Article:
The baller from Bogota

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The baller from Bogota
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In a country where futbol is king, Fabio Blanco found himself drawn more to the basketball court than the soccer pitch. 

The 17-year-old grew up playing the beautiful game in his hometown of Bogata, Columbia, but around age eight he began to drift away. Taller than the neighborhood kids, basketball looked a natural fit, despite being a niche sport in Latin America. 

Plus, it just felt right, he said sitting at a cafeteria table in the Richard J. Ernst Community Cultural Center at Northern Virginia Community College, where he’s preparing to play for school’s men’s basketball team.

I don’t know, I had an attraction to it, he said, speaking through Antonio Padmore, Panama-native, building engineer and Blanco’s part-time translator. 

It’s a passion, Blanco said. 

And it’s brought Blanco from Bogata to Virginia. He lives with an uncle in Vienna while taking an intensive English language course at NVCC’s Alexandria campus. He’s a quick learner, but he’s only lived in the states for two months. He speaks his second language slowly, answering when he’s sure of what’s been asked.

At 6 feet 8 inches, Blanco can’t be described simply as lanky: he’s a beanpole. Before practice, he sprawls across several of the gymnasium’s wooden bleacher benches, ear buds plugged in. On the court, he hovers over most of his American counterparts.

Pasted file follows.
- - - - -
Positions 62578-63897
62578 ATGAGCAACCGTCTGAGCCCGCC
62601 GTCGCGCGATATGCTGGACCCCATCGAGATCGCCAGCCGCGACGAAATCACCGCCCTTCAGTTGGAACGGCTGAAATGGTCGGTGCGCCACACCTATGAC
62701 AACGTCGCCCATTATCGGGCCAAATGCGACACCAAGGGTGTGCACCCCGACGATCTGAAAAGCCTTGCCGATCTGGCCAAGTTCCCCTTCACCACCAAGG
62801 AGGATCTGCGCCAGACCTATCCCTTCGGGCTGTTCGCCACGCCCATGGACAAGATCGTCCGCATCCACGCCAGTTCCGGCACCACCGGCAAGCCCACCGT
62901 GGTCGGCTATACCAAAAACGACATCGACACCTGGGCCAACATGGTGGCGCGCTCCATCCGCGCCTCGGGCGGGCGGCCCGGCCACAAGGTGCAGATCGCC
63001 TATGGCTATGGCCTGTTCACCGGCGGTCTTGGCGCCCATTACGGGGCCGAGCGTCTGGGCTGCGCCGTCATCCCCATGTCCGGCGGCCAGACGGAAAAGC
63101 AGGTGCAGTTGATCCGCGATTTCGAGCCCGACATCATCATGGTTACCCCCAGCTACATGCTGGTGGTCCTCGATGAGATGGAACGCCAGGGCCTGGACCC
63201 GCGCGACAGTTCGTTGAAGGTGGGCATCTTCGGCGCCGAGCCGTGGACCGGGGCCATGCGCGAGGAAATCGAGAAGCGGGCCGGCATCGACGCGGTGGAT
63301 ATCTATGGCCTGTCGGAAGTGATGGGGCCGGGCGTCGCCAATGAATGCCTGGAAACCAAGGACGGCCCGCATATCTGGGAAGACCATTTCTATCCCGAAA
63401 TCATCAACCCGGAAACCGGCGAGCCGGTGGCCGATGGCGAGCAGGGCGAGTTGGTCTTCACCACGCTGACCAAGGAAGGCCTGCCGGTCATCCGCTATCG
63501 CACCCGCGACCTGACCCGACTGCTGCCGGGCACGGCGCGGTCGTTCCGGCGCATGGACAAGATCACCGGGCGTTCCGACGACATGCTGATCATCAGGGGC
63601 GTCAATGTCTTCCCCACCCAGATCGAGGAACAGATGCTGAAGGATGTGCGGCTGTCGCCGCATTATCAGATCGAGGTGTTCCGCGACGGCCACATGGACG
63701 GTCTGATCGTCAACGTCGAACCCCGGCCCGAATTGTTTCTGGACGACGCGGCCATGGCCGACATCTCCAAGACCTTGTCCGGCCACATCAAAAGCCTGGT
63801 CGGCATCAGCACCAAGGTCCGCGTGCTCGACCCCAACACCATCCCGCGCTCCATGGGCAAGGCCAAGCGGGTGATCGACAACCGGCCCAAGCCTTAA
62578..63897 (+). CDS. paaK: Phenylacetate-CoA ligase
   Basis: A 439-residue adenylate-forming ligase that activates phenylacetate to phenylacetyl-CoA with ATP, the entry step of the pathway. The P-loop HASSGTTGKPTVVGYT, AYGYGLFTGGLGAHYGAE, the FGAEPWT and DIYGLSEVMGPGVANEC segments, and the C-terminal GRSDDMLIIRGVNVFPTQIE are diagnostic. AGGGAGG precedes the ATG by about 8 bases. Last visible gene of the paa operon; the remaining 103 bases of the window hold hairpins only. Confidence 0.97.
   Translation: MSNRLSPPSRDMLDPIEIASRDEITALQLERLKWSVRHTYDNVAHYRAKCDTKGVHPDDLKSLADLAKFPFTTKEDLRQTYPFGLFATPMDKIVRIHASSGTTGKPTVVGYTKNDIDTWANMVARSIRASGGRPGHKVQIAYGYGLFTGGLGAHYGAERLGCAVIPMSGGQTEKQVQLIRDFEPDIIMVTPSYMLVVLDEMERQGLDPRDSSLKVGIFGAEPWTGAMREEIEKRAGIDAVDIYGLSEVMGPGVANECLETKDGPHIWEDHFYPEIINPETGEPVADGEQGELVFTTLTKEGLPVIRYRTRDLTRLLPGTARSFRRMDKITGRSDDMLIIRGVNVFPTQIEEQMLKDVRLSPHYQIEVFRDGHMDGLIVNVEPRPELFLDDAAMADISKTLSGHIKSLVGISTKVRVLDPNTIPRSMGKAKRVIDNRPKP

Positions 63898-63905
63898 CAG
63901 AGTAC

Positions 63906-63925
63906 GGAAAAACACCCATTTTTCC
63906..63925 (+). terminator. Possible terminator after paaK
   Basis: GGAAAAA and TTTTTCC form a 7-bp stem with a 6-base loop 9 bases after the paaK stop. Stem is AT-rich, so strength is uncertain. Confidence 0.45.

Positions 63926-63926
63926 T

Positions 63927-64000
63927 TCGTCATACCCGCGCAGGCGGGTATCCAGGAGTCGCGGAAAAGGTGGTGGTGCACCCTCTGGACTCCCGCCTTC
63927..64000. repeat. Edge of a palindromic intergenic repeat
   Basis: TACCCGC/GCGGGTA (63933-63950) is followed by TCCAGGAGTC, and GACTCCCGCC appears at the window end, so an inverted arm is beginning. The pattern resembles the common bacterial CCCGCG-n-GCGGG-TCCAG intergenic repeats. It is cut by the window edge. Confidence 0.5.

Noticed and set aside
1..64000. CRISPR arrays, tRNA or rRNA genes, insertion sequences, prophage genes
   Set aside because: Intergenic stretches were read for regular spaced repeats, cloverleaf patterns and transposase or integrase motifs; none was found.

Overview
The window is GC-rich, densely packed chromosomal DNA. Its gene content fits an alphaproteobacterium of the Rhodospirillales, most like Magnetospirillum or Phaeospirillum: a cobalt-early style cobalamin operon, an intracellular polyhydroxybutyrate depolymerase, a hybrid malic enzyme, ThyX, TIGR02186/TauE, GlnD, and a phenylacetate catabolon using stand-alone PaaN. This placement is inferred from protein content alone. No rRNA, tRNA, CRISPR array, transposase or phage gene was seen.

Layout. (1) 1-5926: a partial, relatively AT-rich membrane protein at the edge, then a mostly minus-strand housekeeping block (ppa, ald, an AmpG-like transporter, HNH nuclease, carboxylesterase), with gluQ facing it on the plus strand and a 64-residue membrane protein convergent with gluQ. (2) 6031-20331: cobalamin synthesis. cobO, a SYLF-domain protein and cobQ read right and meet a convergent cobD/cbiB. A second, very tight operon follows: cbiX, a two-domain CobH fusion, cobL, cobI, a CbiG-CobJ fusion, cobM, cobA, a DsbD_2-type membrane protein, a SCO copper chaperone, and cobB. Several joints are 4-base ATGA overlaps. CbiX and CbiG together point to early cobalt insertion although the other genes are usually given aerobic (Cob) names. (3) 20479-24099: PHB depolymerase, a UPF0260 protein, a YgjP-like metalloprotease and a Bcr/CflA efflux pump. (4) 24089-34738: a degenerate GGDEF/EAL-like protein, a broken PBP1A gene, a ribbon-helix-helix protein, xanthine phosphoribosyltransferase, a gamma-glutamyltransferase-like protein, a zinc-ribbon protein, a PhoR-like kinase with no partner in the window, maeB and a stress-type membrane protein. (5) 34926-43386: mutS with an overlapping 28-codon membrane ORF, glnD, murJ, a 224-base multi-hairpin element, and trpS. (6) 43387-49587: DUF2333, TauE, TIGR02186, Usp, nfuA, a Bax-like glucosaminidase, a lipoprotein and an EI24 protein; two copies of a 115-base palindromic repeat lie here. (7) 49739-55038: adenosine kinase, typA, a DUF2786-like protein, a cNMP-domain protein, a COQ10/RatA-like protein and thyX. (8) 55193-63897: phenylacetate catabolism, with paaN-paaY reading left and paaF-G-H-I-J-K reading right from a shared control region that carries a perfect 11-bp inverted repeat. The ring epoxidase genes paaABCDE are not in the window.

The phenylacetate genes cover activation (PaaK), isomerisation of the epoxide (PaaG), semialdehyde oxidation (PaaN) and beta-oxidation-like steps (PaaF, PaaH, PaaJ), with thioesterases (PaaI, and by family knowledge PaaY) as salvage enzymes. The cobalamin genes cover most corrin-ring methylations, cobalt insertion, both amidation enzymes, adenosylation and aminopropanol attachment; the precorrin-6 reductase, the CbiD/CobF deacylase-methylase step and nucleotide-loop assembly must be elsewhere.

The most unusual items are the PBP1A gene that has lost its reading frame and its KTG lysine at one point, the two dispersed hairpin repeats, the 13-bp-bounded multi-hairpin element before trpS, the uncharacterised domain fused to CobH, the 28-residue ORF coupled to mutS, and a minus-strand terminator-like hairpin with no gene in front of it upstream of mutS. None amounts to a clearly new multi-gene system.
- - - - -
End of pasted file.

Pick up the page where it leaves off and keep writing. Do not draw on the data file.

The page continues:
But he lacks the muscle mass of his teammates. Adjusting to their speed and aggressive play will be a difficult transition, said coach Mike Fitzmaurice, a longtime Alexandria resident.

To play basketball in the U.S. [Blanco has] got to be bigger and stronger. He’s tall, but he’s got to put on some beef, he said. Some of the guys on the team are very big and very tough and the guys we play are even tougher and bigger. But he’s not fearful. He goes out and plays hard.

When Blanco sent Fitzmaurice an e-mail inquiring about a spot on the basketball team, the first thing that ran through the coach’s head was: ‘Oh jeeze, what are we going to get?’ Fitzmaurice shot an e-mail back, wondering about the South Americans basketball background. When Blanco responded with his height in inches and feet not in metric and cited his experience on Columbia’s junior national team, Fitzmaurice hastily scheduled a meeting.

Blanco is talented, but it’s too soon to know if he’ll take to American basketball, Fitzmaurice said. International play is much more finesse than the aggressive, jam-it-down-the-middle style of play employed in basketball courts and arenas across the country, the coach said. Some international players can do it. A lot can’t. 

It’s really a very different game altogether, Fitzmaurice said. Fundamental basketball players can transition very well. They can come into the NBA and do well. But there are some very physically gifted players who can’t make the transition.

Fitzmaurice can’t say whether Blanco eligible in January will play this year. If the Columbian has anything to say about it, he will. Fitzmaurice prefers Blanco focus more on his studies and putting on some muscle.

Despite the short-term questions, Blanco hasn’t let go of aspirations that brought him from his parents and sisters to the United States. He wants to play in the pros, for Miami or Los Angeles if they’ll take him, but step one is in Virginia. 

I came here to play for the NBA, he said. I came here in pursuit of my dream.

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